Little visual information was discernable from the video footage partly because Gasito was on the ground, in the dark, with police officers all around him. Also, of the five officers involved in the arrest, body camera footage is missing from two of them. ELPD tells us that one of the involved officer’s body camera fell off during the arrests.

City Manager George Lahanas said at the March 11 Council meeting that the body camera of another officer was turned off the entire day of the arrest. That officer has been disciplined, Lahanas said, because he violated ELPD’s policy that requires officers to turn on their body cam whenever they interact with the public.

The earlier 2020 complaint has been forwarded to the state for possible criminal charges.

The pending Jan. 3, 2020, complaint against Stephenson from the entirely separate incident on December 28, 2019, was revealed only this past week. That has been forwarded to the Michigan State Police “for review and a potential criminal investigation.”

Stephenson is on paid administrative leave until that investigation is completed, and the City dropped charges against Gasito because of the finding of the pattern involving Stephenson.

So, what can we discern about the December 2019 event?

The “ELPD Case and Arrest Summary” for the last week of 2019 shows that the arrest Stephenson was involved in was for Driving While License Suspended (DWLS) and Disorderly Conduct. This report also notes that there was “Use of Force” by a police officer in this arrest.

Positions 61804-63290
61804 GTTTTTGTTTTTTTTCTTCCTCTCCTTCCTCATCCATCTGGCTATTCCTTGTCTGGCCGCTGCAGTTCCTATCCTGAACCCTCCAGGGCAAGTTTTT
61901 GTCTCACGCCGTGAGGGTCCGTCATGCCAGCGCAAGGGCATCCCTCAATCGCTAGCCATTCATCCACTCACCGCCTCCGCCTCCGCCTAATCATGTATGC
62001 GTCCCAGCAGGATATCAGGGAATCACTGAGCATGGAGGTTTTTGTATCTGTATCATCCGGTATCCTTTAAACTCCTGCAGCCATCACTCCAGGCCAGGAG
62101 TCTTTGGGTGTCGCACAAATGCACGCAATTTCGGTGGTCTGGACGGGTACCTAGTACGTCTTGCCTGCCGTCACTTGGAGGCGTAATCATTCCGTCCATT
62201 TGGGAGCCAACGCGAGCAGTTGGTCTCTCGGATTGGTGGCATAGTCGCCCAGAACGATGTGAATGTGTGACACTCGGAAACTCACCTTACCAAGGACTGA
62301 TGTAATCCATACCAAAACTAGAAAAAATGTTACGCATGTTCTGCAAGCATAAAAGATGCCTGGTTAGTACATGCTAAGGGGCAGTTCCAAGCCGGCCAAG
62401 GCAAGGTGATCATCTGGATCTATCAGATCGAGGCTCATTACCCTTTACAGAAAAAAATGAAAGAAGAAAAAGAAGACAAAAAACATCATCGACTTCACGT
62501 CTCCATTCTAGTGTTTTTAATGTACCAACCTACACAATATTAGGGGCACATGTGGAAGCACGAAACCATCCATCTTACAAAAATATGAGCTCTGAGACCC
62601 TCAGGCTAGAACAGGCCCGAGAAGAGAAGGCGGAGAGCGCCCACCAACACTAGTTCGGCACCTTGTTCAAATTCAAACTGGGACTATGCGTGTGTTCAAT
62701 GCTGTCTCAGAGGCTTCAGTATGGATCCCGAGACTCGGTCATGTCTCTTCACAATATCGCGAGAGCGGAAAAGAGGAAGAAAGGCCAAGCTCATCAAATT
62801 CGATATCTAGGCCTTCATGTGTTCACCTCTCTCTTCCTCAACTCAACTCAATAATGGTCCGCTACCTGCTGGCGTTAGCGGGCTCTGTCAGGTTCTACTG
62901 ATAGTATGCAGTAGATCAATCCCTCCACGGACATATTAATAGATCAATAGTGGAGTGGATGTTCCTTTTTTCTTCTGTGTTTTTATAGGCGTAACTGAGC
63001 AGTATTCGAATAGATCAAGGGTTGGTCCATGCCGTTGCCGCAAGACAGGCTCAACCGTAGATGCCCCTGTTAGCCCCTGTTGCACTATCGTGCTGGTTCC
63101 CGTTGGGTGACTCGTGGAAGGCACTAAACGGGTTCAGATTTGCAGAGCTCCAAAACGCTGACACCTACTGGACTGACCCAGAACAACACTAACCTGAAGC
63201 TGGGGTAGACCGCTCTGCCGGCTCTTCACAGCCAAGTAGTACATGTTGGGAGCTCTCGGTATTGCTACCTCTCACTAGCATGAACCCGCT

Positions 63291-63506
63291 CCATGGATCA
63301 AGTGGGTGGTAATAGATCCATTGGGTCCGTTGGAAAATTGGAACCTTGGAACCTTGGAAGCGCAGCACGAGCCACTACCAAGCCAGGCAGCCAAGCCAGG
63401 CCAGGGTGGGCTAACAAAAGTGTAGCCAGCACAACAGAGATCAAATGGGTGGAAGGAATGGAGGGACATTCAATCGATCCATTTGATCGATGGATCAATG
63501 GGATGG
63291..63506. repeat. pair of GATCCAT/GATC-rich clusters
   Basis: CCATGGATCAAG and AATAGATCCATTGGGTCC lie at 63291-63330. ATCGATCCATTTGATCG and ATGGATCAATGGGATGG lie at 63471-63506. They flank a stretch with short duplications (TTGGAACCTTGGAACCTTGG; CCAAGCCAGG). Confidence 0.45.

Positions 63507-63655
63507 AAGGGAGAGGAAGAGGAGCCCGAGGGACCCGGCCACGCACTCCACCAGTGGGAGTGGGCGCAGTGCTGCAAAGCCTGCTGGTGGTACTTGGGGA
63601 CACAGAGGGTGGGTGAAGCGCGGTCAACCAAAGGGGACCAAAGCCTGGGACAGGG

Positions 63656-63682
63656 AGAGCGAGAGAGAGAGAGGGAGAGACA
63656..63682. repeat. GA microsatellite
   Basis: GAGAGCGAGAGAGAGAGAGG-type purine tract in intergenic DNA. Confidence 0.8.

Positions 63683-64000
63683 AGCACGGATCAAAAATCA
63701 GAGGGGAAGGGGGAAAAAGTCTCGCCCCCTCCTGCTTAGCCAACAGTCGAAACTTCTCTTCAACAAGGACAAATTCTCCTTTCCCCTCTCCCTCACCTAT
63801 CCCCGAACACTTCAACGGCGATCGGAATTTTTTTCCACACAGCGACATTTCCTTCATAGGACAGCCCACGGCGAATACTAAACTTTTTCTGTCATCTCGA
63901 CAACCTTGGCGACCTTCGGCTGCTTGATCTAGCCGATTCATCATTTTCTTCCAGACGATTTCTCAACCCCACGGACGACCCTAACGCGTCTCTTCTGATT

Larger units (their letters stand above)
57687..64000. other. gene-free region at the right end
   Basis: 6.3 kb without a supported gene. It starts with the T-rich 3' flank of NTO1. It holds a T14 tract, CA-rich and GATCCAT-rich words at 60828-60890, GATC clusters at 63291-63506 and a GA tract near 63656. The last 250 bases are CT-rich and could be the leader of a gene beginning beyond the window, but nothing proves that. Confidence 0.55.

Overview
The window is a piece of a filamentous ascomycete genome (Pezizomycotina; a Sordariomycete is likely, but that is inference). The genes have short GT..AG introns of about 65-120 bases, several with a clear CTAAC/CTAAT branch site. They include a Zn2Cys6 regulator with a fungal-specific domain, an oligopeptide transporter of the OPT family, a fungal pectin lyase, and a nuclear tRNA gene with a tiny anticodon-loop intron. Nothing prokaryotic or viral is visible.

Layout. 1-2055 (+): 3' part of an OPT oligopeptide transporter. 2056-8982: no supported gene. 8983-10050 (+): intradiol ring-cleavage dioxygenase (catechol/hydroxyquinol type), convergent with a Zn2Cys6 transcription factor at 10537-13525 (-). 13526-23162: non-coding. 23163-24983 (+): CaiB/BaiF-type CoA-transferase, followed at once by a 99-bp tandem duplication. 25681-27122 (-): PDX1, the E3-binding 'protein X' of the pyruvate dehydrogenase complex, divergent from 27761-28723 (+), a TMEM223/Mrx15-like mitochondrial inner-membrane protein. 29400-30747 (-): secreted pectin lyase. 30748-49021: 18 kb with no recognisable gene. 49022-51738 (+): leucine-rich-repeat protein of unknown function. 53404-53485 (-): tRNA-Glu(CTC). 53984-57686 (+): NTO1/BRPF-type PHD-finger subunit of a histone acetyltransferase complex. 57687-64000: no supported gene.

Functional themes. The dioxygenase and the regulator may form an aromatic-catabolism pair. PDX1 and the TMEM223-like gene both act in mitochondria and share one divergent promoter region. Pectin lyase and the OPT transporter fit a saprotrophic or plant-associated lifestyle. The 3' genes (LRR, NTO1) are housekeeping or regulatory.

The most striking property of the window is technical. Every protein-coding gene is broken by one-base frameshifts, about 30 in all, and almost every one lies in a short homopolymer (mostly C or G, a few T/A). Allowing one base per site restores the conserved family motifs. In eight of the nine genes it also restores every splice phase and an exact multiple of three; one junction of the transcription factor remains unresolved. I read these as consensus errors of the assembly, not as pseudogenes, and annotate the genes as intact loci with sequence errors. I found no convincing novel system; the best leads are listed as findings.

We are unable to report information from the complaint form submitted about this arrest because, although we have asked for it in multiple ways, we have not been able to obtain it. We have been told that we cannot see it until after the state investigation is completed and the ELPD investigation is closed.

Summary of the five complaints against Stephenson

ELi compiled the following summary information about all the complaints against Officer Stephenson from (1) complaint forms we were able to obtain through FOIA, (2) memoranda on “Internal Complaint Audits” for 2018 and 2019 from ELPD Deputy Chief Steve Gonzalez to Chief Larry Sparkes that were provided to the Human Rights Commission (HRC), and (3) answers to questions from HRC members that we reported from HRC meetings in January 2019 and February 2020.

Complaints against Officer Stephenson in 2018 and 2019

The three earlier complaints against Officer Stephenson did not involve excessive force, as did the two complaints in 2020, but they all involved arrests of men of color, as shown in the table above.

The Hispanic man who filed a complaint in 2019 argued that there was no valid reason for the traffic stop, which resulted in charges of not wearing a seatbelt and expired registration. Stephenson said the driver was not wearing a seatbelt, but there was no body cam video to show whether or not this was the case. The ELPD concluded that the complaint was “unfounded,” meaning that ELPD said the allegation made by the complainant had no legitimate basis.